1. Silver Linings Playbook (David O. Russell)
For mine, you have to go all the way back to the beginning of the year to find 2013’s best film. David O. Russell’s Silver Linings Playbook is a flawless picture. This beautifully written and compassionate film is a life affirming piece of cinema and, importantly, seeks to take the otherness out of mental illness. Cooper and Lawrence have tremendous chemistry and make for a memorable onscreen couple, and the supporting cast is equally impressive.
2. Gravity (Alfonso Cuarón)
Gravity is the most overwhelming cinematic experience in recent memory. Earning comparisons to Kubrick’s 2001: A Space Odyssey – high praise indeed – Cuarón’s film succeeds in making outer space at the same time breathtakingly beautiful and utterly terrifying. By far the most immersive use of the 3D format I have experienced, this simple narrative is a tight, 90 minute exercise in suspense and tension.
3. All is Lost (J.C. Chandor)
I love the bravery of this film. With this minimalist film – one character, one setting, little to no dialogue – J.C. Chandor puts a lot of trust in his audience. He trusts them to care about this man even if he doesn’t burden us with backstory and character detail. Redford is compelling as the stoic and unemotive protagonist, refusing to overact. From beginning to end All is Lost is simply riveting.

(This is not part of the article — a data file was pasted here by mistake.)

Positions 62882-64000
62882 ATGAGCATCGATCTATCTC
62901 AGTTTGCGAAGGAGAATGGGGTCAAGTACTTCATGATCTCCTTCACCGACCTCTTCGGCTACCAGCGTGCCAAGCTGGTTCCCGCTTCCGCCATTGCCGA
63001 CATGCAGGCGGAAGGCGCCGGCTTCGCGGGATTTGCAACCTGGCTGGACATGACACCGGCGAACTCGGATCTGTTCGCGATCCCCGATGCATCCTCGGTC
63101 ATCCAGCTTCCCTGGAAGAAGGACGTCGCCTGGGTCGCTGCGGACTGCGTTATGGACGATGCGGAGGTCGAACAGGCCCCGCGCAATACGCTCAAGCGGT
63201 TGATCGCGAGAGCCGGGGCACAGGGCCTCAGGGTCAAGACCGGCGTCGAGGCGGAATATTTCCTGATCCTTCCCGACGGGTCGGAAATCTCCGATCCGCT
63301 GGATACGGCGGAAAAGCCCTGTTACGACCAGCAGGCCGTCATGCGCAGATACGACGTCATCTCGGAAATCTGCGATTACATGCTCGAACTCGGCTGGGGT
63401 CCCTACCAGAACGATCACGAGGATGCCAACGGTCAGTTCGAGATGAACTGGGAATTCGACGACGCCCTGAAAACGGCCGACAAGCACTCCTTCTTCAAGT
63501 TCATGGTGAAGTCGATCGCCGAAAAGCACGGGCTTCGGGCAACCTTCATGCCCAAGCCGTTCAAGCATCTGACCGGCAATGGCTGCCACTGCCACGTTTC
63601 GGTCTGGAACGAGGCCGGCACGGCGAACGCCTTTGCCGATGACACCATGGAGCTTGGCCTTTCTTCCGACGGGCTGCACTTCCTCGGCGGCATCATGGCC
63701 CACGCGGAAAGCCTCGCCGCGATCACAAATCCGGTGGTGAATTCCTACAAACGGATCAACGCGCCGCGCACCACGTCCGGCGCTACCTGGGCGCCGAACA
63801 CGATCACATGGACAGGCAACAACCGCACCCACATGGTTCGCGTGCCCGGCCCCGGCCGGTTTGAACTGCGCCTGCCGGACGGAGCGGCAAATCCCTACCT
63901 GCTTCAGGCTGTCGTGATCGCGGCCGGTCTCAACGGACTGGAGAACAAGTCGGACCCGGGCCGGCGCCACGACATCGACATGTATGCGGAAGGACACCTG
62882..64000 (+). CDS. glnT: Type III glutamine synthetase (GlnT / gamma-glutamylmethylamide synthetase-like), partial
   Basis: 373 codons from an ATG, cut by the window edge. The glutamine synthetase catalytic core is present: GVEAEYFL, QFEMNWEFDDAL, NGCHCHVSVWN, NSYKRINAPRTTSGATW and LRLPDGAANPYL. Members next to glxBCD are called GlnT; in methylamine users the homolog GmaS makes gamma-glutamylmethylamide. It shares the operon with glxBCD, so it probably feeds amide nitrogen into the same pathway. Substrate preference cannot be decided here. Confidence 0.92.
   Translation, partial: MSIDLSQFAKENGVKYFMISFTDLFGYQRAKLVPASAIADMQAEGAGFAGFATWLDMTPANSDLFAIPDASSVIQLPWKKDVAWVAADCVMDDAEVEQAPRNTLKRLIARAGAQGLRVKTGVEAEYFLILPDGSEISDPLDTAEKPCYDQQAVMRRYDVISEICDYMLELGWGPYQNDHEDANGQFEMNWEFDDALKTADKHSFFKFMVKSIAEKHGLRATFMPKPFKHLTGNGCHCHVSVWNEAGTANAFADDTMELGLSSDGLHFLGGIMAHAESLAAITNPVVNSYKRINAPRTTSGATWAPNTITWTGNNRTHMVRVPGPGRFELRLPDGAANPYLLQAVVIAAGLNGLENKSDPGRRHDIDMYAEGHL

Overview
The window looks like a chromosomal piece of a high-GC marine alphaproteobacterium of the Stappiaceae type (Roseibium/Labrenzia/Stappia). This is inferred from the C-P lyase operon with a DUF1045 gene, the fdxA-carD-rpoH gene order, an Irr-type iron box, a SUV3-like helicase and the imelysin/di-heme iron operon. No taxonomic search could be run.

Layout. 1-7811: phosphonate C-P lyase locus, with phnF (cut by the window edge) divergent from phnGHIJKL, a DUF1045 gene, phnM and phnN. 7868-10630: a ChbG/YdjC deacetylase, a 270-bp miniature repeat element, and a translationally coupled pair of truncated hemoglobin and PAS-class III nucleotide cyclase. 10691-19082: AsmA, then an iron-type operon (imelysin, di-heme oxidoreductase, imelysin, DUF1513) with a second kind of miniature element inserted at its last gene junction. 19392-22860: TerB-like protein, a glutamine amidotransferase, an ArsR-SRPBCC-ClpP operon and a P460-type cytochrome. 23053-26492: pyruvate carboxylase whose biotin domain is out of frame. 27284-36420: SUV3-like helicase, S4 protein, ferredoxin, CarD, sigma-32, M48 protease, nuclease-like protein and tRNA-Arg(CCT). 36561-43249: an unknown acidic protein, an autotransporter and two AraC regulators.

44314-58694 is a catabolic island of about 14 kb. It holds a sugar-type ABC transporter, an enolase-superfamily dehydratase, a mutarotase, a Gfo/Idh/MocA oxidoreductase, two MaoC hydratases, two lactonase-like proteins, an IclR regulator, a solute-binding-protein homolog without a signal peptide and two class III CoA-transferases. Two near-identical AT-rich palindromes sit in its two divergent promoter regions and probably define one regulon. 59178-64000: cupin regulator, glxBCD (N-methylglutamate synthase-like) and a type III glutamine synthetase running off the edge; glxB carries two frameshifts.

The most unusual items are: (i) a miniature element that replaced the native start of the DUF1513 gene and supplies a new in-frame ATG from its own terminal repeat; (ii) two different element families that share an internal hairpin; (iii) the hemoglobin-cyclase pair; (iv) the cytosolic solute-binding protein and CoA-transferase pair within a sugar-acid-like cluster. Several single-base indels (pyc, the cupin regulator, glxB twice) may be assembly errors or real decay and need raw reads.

4. 12 Years a Slave (Steve McQueen)
McQueen has established himself as a filmmaker who does not shy away from difficult and provocative subject matter and doesn’t pull his punches and 12 Years a Slave is no exception. It is a brutal and unrelenting look at 19th Century slavery in the American south. It is also visually quite beautiful and has a haunting score by Hans Zimmer. There is a surprising lack of cinematic explorations of American slavery and this film, written by a black screenwriter and made by a black director, could be the most important on the subject thus far.
5. Life of Pi (Ang Lee)
For a decade Yann Martel’s beloved novel was believed to be unfilmable, but Ang Lee demonstrated that in the hands of the right filmmaker there is no such thing. Lee’s film is visually breathtaking using digital effects to create a heightened reality. It is also a deeply spiritual film, which separates it from other lost at sea films like All is Lost or Cast Away. Also contains the best performance by a CGI tiger I’ve ever seen.